Scientists discover proteins that protect water bears from radiation

By @vitthernandez on
Tardigrade
Tardigrades are also called water bears or moss piglets, an eight-legged micro-beastie that can survive anything, from dehydration to large radiation doses to space vacuum. YouTube

An Australian family went through a fierce and prolonged court battle to stop doctors from making a six-year-old boy with malignant brain tumour from undergoing radiation therapy. Their move was out of belief of the harmful effect on radiation which scientists just discovered can be protected with a unique protein.

The protein is found only in the tardigrade species whose genome sequence was studied and published by scientists from the University Tokyo in Nature Communications. Tardigrades are also called water bears or moss piglets, an eight-legged micro-beastie that can survive anything, from dehydration to large radiation doses to space vacuum, reports The Washington Post.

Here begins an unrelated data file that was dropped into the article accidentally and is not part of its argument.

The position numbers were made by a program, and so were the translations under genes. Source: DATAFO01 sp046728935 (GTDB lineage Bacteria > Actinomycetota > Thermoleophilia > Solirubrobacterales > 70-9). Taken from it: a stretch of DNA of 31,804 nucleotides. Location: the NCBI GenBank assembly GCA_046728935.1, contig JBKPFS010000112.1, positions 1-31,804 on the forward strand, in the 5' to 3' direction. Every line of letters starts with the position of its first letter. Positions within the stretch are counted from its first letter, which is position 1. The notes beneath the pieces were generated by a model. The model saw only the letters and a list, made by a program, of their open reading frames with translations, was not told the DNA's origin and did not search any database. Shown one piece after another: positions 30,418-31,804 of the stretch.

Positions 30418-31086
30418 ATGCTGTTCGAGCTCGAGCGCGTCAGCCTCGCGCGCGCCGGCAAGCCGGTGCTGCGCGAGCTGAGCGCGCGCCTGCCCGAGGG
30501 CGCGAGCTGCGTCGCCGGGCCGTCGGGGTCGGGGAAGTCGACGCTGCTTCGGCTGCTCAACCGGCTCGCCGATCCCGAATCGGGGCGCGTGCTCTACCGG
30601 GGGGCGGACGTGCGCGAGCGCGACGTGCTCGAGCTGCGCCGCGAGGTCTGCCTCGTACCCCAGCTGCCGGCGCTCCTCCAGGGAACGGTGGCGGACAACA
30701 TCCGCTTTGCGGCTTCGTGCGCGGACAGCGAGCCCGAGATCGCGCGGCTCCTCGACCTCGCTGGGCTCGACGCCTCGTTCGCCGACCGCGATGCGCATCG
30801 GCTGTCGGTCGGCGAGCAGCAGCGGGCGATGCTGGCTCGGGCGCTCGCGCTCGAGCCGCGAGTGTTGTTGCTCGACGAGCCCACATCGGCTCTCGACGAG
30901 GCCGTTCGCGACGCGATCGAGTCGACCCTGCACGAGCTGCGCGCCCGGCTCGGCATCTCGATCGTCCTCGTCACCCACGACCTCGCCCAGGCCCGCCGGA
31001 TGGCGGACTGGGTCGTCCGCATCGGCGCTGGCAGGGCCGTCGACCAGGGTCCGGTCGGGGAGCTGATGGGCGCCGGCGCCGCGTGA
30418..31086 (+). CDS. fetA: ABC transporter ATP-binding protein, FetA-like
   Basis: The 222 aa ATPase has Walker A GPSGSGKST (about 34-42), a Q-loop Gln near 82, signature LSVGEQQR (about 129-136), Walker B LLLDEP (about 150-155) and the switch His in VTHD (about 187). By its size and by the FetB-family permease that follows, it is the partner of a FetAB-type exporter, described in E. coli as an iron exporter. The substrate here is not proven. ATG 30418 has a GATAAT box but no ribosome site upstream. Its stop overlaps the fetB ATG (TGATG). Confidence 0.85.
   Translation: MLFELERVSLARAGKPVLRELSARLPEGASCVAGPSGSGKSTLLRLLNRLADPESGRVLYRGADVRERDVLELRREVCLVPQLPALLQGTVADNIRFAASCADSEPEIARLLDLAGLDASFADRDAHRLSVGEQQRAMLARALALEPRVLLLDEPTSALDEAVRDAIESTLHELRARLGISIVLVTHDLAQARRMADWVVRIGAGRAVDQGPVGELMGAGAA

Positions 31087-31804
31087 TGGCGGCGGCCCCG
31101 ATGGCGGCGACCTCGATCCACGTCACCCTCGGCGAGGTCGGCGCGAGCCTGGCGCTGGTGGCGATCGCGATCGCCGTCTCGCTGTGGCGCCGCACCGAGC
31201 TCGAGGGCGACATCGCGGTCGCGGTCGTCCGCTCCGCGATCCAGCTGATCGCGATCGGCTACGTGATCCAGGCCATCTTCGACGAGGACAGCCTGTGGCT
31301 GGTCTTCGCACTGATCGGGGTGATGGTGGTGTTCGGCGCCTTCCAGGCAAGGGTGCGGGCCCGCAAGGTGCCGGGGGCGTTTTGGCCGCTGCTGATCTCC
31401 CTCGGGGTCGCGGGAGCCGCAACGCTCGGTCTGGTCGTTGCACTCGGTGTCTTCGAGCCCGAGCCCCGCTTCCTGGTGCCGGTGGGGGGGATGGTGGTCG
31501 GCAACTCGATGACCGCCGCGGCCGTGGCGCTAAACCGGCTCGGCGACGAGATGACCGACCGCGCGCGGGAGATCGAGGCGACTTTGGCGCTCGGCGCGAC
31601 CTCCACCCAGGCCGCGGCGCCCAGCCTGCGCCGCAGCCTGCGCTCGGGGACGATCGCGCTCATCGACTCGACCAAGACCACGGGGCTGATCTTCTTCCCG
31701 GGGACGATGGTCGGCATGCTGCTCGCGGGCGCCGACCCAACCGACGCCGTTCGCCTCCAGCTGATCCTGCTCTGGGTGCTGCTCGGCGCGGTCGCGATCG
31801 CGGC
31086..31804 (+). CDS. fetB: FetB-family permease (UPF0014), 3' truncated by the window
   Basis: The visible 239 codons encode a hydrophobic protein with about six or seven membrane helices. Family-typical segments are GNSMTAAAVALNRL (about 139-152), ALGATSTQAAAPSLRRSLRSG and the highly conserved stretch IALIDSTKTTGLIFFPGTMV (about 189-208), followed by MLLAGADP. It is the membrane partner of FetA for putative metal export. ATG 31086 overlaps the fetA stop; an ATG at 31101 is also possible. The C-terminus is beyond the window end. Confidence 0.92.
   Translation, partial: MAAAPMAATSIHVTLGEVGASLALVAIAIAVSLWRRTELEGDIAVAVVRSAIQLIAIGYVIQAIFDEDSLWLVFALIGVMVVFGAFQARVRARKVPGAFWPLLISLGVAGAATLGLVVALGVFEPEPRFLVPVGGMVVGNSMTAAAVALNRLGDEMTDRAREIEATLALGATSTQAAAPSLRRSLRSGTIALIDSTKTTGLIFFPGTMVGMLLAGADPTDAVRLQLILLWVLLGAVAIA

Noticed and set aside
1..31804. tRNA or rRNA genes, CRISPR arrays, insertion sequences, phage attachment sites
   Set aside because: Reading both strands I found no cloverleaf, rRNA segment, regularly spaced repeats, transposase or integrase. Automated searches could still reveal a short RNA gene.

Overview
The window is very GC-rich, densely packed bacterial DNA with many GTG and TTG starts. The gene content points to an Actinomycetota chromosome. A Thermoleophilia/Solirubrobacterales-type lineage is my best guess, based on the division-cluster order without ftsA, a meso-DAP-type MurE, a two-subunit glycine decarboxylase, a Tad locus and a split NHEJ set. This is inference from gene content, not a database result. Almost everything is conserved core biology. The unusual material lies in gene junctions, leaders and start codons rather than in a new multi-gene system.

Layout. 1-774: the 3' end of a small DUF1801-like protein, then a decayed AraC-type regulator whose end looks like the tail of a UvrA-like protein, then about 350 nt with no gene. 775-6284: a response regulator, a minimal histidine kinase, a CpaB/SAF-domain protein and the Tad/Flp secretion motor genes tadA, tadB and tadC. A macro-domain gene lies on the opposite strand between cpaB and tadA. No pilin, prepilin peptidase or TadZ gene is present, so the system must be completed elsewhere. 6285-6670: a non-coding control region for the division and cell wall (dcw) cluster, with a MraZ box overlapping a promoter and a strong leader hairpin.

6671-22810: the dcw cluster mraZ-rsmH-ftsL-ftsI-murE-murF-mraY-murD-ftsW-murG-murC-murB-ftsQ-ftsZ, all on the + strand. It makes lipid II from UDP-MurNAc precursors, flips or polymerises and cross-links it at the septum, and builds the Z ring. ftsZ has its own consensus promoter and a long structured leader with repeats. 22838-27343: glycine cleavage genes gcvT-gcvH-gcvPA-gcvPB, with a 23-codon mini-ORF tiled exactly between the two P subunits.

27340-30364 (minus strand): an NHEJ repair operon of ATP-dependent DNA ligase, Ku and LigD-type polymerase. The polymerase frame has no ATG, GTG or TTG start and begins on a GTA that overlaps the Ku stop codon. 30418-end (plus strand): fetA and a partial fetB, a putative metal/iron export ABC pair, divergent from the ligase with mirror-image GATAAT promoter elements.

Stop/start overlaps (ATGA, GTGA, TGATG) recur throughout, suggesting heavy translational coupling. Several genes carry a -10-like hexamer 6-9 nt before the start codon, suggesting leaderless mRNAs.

A study published by University of North Carolina (UNC) researchers in 2015 says that tardigrades have foreign DNA. These a genes stolen from unrelated organisms using the process horizontal gene transfer. One-sixth of the species’ DNA is from outside sources, twice the previous record of the rotifer, says the study.

The genome sequencing by the Japanese researchers debunked the North Carolina University’s findings since only 1 percent of tardigrade DNA is foreign. One explanation for the disparity with the American study is the possibility of contamination at the laboratory of UNC.

The Tokyo scientists explain that the protein-coated DNA, found only in tardigrades when they sequenced the Ramazzottius varieornatus’s genome, help protect the species’ DNA from radiation exposure and repair any damage done, reports CSMonitor.

The researchers manipulated human cells to produce the tardigrade protein. The culture cells which the Tokyo scientists made had 40 percent less damage from x-ray exposure compared to normal cells. Takekazu Kuneida, lead author of the study, says the findings could be helpful for space flight, radiotherapy and radiation workers in the far future.

VIDEO: First Animal to Survive in Space

Source: VICE

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